The most interesting questions at this point revolve around the Big 3 and mainly Novak. How would Novak succumb to an early exit in this tournament? Who could possibly beat the six-time winner, the winner of the last two majors, the current and future #1 player in the world?
I uploaded some videos below, three of which are of Novak, his last three losses. If you think I’m trolling Novak, good. That means you’re an idiot, and I might even be trolling you, too. Ha ha.
The first here is of his Doha loss to Bautista-Agut, a player we have enjoyed watching for years. Sure he’s a Spaniard, but he’s not like those muscly clay rats. This guy is a pure ball striker. I didn’t watch the match until today; I saw the score after they played, in fact I saw the scores leading-up to this match. Novak was not at his most invincible, untouchable best, apparently. He went three sets with his two previous opponents I’m pretty sure.
But this is a great match, here with the Spaniard. Give it a watch if you haven’t seen it. Incredible ball striking, fierce rallies and it’s an interesting development to watch RBA find his belief in this match. He goes down a set, then even loses his serve in the second set. When he breaks back, Novak loses it, smashes his racket. Even the Serb knows his opponent is finding that all important belief. RBA takes the TB and finishes Novak in the third.
Some quick take-aways here are: again, Novak might not have been quite right, perhaps even wanting to preserve himself with Melbourne a little over a week away. Who knows, but he struggled a bit all week, as we know. He came-up against a player absolutely tattooing the ball, hitting big from both sides, serving big, etc.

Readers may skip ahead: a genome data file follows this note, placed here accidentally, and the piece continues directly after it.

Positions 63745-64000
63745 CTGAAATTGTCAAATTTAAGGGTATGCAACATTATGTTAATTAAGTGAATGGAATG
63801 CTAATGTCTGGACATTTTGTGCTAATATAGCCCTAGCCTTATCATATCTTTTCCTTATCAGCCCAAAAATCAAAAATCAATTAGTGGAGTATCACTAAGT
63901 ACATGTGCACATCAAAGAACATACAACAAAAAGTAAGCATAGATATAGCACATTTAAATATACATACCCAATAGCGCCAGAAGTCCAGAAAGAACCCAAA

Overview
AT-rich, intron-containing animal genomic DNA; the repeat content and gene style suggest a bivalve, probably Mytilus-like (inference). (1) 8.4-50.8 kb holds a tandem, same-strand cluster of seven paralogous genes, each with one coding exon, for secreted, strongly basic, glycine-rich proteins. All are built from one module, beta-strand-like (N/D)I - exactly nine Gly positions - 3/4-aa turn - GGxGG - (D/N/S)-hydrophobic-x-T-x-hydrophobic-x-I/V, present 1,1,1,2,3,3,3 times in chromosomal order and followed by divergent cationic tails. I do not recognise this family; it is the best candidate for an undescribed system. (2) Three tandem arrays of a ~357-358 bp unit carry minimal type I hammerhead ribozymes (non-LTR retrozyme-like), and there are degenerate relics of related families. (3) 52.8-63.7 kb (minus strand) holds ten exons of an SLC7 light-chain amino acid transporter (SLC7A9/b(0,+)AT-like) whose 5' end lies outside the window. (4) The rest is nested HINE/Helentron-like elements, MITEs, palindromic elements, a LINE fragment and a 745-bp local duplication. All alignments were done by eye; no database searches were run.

As for finding possible evidence for a Novak trophy-less exit in Melbourne? The sustainability of his style still concerns me. He prefers to sit back and exchange big ground-strokes with his opponent. Period. The points don’t last very long when he’s really in form, but that’s Novak’s cup of tea. He got tired v RBA, no question. This was a very physical match. Novak lost the plot, the Spaniard gained more and more confidence, and the story went that direction. Novak is not getting any younger, so this will continue to be an issue I’m afraid.
I discussed Novak’s career volatility in my last post. There is an absolute correlation between that inconsistency and his style. The same is true of Nadal. Novak will out-work everyone on tour, grind them out with his incredible defense, shot selection and overall class. But this is tough to maintain. We know this. Watch this Doha match with RBA. One can see Novak wear-out (even if he was having a less than stellar week).
Moving to the ATP final and his unfortunate loss to Zverev, preventing him from adding to his WTF title count, here we have Novak losing in straights in almost inexplicable fashion. He had destroyed Zverev in the Group stage a few days prior 4 and 1. Is Zverev buoyed so much by his win over Federer in the SF that he simply rides said momentum through the #1 player in the world in straights, on that particular stage, the WTF final?